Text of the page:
China / Now and Then

Meteorite madness in an alien landscape

By Cui Jia (China Daily) Updated: 2014-12-19 07:48

Meteorite madness in an alien landscape

Meteorite "hunters" camp in Lop Nur, Xinjiang before they set out to hunt for meteorites on July 28, 2014. [Photo by Zhao Yuxian / for China Daily]

Fact file: visitors from outer space

· The Nandan County meteorite shower: The only iron meteorite shower recorded by scholars in ancient China

According to records compiled in the Ming Dynasty (1368-1644), the summer of 1516 saw strings of meteorites shaped like snakes and dragons, and accompanied by fierce lightning, crash to earth in what is now the Guangxi Zhuang autonomous region. The local farmers believed the meteorites scattered around their farmlands were iron ore and tried unsuccessfully to melt them. In 1964, scientists identified the stones as meteorites.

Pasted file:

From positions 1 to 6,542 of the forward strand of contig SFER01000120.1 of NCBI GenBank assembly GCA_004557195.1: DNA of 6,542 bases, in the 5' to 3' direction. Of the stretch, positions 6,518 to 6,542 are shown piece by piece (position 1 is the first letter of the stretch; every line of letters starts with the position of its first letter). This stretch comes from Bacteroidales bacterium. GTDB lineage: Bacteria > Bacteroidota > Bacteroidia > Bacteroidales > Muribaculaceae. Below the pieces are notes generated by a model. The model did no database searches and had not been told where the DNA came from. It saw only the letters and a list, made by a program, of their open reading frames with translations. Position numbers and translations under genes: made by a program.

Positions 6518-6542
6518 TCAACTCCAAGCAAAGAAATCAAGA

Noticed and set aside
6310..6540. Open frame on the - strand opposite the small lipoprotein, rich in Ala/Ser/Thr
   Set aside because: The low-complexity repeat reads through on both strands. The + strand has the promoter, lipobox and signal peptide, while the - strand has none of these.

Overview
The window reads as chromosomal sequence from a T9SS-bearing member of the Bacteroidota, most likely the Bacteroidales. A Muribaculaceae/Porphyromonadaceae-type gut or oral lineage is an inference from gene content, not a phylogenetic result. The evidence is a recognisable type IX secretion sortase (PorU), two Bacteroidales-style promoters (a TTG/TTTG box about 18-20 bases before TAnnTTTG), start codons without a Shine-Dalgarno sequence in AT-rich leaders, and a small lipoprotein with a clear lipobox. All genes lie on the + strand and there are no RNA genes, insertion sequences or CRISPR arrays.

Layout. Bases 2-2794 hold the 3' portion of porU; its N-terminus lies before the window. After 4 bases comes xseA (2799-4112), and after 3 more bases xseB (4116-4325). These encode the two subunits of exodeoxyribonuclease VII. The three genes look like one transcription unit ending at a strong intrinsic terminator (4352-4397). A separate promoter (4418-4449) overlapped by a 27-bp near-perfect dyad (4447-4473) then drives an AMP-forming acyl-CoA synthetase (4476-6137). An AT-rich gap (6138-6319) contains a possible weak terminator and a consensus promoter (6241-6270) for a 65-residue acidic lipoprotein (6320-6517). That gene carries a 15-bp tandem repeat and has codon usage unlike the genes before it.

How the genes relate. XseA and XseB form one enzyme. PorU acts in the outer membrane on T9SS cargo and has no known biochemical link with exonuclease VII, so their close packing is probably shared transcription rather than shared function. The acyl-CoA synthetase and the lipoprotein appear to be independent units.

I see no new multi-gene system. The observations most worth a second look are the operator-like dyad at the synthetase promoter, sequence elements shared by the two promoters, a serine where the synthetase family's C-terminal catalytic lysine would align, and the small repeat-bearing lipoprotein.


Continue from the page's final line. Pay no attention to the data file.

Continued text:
The Xinjiang meteorite: The largest iron meteorite in China and the third-largest in the world

The extraterrestrial giant, weighing 28 metric tons, was discovered in north Xinjiang's Altay prefecture in 1898. It was shipped to Urumqi, the capital of the Xinjiang Uygur autonomous region, in 1965.

At 3 pm on March 8 1976, a deafening roar announced a meteorite shower that fell on the suburbs of Jilin city and Yongji county in north China's Jilin province. The shower included the largest stone meteorite known to hit the Earth, and the 1,775-kg space rock is now on display at the Jilin City Museum.

The noise made by the meteorite shower was tremendous, and the seismic waves broke thousands of windows, leading many locals to believe the city had been hit by a nuclear bomb or a crashed plane. Despite the apocalyptic scene, no one was reported to have been injured in the episode.

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